Without proper cleaning and maintenance, our homes can become breeding grounds for mold, mildew, dust, and even vermin that could lead to sickness and structural instability. For most of us, keeping up with our household chores is easily managed, even if we may fall behind once in a while.
But for some people, the need to acquire and keep items of seemingly little to no value to the point of their homes being filled to capacity overpowers their ability to keep a hygienic, healthy, and safe home.
These people are commonly referred to as “hoarders,” a group that has become a topic of conversation due in part to the various reality TV shows that document those suffering from this mental health disorder.
Hoarding Disorder is currently considered part of the obsessive compulsive spectrum of disorders, however the American Psychiatric Association is considering a proposed revision that would define it in the DSM-V as a separate disorder from OCD.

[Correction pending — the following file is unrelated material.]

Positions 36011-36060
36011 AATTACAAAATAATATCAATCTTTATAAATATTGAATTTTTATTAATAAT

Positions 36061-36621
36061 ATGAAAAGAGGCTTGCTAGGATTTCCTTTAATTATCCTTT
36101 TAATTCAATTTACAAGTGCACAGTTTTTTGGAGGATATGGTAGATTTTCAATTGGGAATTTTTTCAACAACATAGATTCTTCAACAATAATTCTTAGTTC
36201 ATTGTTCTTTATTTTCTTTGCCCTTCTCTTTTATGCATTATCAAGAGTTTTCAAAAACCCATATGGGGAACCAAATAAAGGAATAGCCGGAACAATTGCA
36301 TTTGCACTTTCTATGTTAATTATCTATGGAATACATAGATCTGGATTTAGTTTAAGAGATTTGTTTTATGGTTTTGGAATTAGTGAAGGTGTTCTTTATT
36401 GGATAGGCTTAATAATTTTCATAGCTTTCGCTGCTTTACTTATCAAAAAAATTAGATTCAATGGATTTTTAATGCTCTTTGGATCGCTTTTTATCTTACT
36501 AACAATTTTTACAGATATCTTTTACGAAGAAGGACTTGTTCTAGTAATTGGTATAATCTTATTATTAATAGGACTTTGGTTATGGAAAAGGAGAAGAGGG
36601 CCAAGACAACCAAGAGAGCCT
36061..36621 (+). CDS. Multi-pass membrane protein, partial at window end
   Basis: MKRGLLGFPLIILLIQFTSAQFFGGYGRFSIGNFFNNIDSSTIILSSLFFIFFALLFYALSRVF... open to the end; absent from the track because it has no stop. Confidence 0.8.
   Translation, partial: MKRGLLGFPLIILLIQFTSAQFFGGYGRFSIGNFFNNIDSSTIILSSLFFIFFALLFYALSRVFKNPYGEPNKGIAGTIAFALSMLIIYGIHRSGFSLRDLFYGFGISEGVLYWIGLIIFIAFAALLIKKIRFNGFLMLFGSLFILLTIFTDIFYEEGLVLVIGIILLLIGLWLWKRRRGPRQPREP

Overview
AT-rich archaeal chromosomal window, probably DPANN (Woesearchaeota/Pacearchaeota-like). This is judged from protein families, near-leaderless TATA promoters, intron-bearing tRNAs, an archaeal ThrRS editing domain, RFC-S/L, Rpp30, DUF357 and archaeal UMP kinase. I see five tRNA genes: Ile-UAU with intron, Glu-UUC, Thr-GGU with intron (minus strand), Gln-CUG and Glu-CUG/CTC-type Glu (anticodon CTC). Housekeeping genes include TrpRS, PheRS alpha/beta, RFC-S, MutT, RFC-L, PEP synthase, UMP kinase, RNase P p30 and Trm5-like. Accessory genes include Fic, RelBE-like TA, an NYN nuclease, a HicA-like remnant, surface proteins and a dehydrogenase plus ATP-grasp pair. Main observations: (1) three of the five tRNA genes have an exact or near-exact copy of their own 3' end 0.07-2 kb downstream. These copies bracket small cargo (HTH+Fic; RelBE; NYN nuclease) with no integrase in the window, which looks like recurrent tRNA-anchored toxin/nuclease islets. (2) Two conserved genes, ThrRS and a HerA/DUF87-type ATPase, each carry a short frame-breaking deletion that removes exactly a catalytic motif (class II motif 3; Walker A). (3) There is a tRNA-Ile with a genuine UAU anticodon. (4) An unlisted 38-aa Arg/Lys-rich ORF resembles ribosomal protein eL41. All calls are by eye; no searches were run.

However it’s defined, the dangers posed by this disorder are real. Just this past February, three homes in Portland, Oregon that were overflowing with hoarded items caught fire, leading to the death of two men and a dog.
Dr. James Hancey, director of the outpatient psychiatry clinic at Oregon Health & Science University, said that those suffering from this disorder can’t just be forced into discarding their possessions. They must want to change and agree to undergo the necessary therapy. Dr. Hancey explained,
“What doesn’t work is to go in and clear it out for them. They just fill it back up.”
Source: The Oregonian and “Hoarding: Buried Alive,” TLC